Cozart v. Town of Bernalillo, 99 N.M. 737, 663 P.2d 713 (1983)

May 5, 1983 · Court of Appeals of New Mexico · No. 7050
99 N.M. 737, 663 P.2d 713

663 P.2d 713

Janey COZART and Walton Cozart, Plaintiffs-Appellees, v. The TOWN OF BERNALILLO, a Municipality, Defendant-Appellant.

No. 7050.

Court of Appeals of New Mexico.

May 5, 1983.

*738Charles R. Finley, Warner & Finley, Albuquerque, N.M., for plaintiffs-appellees.

Gordon J. McCulloch, Bradley & McCulloch, P.A., Albuquerque, N.M., for defendant-appellant.


WALTERS, Chief Judge.

The Town of Bernalillo has brought an interlocutory appeal challenging the trial court’s denial of its motion to dismiss or to grant summary judgment.

The alleged injury occurred on July 31, 1980; suit was filed on July 29, 1982. Defendant contends that the one-year limitation of NMSA 1978, § 37-1-24, applies; the trial court held that § 41 — 4-15 of the Tort Claims Act, NMSA 1978, §§ 41-4-1, et seq., (Repl.Pamp.1982), allowing two years within which to bring suit, supercedes § 37-1-24. We affirm.

The order authorizing the interlocutory appeal recites that “there is a conflict between the limitation of actions” provisions of the two statutes. The conflict is patent.

Section 37-1-24 was enacted in 1941 and has remained on the books since then, unchanged. It refers to the time for bringing suits in negligence against “any city, town or village, or any officers thereof.” The Tort Claims Act, passed by the 1976 Legislature, became effective July 1, 1976 and was amended or added to in 1977, 1981 and 1982 in areas not pertinent to this case. It granted immunity to “a governmental body and any public employee” from tort liability, except as otherwise set out in the Act. One of the exceptions of immunity is for damages resulting from negligence of a public employee in the operation of a public utility, § 41 — 4-8, which is the gist of plaintiff’s complaint.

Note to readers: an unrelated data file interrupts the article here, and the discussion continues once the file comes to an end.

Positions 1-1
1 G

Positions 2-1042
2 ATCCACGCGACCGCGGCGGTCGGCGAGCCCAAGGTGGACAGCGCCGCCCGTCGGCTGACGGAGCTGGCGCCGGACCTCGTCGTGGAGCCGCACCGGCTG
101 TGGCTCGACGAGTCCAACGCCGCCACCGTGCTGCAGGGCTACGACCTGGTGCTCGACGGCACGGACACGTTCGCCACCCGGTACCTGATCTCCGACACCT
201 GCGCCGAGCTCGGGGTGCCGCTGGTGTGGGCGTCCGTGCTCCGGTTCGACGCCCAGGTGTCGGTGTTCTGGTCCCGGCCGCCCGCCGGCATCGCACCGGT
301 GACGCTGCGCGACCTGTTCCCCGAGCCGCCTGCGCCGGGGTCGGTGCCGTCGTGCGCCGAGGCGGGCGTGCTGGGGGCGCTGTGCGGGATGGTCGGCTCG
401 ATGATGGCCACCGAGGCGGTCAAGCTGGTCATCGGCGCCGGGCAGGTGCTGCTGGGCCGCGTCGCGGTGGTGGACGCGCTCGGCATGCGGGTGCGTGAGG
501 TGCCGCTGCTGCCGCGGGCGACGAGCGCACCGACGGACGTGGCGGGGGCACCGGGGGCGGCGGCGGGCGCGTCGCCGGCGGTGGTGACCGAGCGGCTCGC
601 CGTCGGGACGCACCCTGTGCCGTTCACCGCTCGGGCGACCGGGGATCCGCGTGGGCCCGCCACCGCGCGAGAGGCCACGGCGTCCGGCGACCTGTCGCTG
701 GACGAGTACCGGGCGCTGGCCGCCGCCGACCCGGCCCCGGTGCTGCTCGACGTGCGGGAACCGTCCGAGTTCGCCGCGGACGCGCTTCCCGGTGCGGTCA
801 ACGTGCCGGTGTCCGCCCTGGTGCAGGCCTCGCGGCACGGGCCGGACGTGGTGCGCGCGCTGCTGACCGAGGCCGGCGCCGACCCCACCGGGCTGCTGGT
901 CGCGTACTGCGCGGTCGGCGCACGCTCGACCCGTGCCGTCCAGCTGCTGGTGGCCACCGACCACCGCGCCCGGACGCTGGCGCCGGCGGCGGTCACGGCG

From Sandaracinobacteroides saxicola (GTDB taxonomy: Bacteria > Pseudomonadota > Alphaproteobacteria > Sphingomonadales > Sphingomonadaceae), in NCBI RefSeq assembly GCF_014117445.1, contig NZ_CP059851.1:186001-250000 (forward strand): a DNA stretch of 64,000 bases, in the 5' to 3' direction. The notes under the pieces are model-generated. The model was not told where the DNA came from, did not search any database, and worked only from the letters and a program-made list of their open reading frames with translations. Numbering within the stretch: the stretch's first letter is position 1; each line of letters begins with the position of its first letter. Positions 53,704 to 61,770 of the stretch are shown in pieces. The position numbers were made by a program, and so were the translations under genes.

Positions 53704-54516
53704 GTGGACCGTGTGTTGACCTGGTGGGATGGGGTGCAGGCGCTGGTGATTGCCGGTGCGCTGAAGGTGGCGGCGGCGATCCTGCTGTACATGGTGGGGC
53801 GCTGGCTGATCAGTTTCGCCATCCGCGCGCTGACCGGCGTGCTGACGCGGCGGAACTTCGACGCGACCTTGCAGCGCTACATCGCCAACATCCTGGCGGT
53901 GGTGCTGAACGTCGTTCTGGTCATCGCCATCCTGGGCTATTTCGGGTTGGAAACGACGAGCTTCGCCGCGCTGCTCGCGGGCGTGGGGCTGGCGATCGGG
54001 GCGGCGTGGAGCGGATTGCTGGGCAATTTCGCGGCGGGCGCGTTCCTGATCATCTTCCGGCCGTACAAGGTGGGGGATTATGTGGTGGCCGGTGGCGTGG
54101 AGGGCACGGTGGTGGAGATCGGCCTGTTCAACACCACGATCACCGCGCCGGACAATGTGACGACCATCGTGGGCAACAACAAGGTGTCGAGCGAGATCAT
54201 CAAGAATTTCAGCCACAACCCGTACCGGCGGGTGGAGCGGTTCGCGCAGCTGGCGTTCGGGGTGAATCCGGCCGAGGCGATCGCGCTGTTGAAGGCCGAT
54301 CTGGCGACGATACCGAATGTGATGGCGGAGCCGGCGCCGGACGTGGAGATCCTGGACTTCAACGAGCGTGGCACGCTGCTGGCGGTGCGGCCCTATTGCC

Section 41 — 4-3 B of the Act defines “governmental entity” as “the state or any local public body”; “local public body” is defined in § 41 — 4-3 C as “all political subdivisions of the state and their agencies, instrumentalities and institutions.” That a town or municipality is a local public body under the Act is not open to question. See, e.g., Holiday Management Co. v. City of Santa Fe, 94 N.M. 368, 610 P.2d 1197 (1980); Espanola Housing Authority v. Atencio, 90 N.M. 787, 568 P.2d 1233 (1977); McCurry v. City of Farmington, 97 N.M. 728, 643 P.2d 292 (Ct.App.1982).

Section 41-4-17 of the Act provides that the Tort Claims Act “shall be the exclusive remedy” for claims brought against a governmental entity or its employees. Defendant argues that the Legislature surely knew of the “specific” time limitation existing under § 37-1-24, supra, at the time it passed the Tort Claims Act, and that its failure to repeal § 37-1-24 at that time is indicative of its intent to exempt “suits against cities and towns” from the “general” two-year limitation of § 41 — 4-15, supra.